This tutorial shows how to photograph a room's interior when there is a bright view through the window.
Part 1 lists the steps to shoot the scene, part 2 the steps to merge and render the photos in Photomatix.
I - Photographing an interior with a bright window
An interior with bright views out of the windows is a scene with very high contrast.
Taking several photos (underexposed photos for the windows, overexposed for the interior) will allow you to capture both the interior of the room and what is outside the window, without using lighting equipment.
The advanced technique for taking the exposures is detailed below.
Use the advanced technique if you are a professional photographer or when you need to ensure that all details in the view are rendered. Otherwise, try the simple technique.
Turn on all lights available in the room.
Check that the flash of your camera is switched off.
Set your camera to Aperture priority mode (usually abbreviated A or Av).
Switch your camera to spot metering mode. Position the focus point over the darkest part of the scene and read the shutter speed.
Position the focus point over the brightest
part of the scene (avoiding sun reflections and bare light bulbs) and read the shutter speed.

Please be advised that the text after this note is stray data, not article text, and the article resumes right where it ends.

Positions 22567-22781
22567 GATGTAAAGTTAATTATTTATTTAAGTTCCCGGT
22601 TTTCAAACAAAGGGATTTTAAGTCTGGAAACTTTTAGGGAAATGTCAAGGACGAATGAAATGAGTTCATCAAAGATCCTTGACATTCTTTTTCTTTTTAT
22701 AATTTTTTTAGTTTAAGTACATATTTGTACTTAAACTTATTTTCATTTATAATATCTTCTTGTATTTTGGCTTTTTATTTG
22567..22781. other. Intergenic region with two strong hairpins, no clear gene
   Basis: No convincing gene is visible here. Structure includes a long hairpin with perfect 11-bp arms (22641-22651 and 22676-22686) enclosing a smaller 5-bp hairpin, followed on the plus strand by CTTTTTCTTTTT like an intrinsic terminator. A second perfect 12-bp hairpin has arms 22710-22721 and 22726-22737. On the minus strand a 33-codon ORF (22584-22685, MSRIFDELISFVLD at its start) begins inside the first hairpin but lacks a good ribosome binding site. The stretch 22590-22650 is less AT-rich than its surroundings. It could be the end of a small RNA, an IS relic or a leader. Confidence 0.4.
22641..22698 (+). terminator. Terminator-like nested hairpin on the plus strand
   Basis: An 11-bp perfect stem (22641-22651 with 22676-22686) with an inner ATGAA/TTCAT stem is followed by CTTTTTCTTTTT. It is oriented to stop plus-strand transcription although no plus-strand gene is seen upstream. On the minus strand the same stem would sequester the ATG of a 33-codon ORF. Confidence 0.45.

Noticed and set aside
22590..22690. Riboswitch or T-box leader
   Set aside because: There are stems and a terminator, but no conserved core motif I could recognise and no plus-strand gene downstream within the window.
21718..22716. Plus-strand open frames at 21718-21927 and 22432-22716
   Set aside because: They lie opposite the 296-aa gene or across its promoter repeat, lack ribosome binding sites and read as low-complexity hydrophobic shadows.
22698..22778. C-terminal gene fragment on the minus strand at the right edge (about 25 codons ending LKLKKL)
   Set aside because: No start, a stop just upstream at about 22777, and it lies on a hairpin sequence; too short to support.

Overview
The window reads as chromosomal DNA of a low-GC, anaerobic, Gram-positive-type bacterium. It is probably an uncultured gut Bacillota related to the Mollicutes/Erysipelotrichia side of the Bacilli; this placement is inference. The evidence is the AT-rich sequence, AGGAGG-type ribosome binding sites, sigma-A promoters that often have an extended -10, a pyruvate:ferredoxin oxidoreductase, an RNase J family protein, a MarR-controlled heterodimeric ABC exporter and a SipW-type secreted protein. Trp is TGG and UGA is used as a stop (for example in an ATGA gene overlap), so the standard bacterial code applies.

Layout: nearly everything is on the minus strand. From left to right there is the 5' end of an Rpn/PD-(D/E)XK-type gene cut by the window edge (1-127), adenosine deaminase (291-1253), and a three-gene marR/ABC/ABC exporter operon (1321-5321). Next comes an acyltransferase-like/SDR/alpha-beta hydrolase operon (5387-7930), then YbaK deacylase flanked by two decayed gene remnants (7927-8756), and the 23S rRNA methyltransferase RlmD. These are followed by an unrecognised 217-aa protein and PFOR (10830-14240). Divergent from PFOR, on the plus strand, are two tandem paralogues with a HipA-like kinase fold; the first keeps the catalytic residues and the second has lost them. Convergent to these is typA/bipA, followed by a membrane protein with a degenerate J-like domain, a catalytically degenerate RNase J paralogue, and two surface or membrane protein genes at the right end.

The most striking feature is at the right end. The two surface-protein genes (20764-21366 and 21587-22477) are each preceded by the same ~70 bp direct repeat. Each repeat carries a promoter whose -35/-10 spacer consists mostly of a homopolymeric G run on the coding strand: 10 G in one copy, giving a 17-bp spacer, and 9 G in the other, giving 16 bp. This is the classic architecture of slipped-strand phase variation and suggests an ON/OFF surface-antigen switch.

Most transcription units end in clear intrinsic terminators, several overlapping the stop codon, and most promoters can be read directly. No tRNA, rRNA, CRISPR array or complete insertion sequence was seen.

Note: If bright light is entering the camera, cover the viewfinder with your hand to ensure your reading is correct.
HDR Exposure Calculator
and enter the shutter speeds you measured in Steps 3 and 4.
Switch the camera to Manual mode.
Set the Shutter Speed determined by the HDR Exposure Calculator for the first bracketed set.
Set your camera to Auto Exposure Bracketing (AEB) mode.
Canon 5D III
Using the AEB options, set the EV spacing to +/- 2 EV
if your camera supports it, or otherwise to the highest EV spacing it supports.
If you are not familiar with the AEB functionality of your camera, see the Exposure Bracketing Setup page or consult your camera's manual.
Select Continuous Shooting mode on the camera and press the shutter button to take the first set of bracketed photos.
Take the other photos, or bracketed sets determined by the HDR Exposure Calculator, if any.
Note: If you need to take more than one bracketed set, use a tripod to take the photos.
Once you have taken the photos, merge and render them in Photomatix
NEXT: Merge to HDR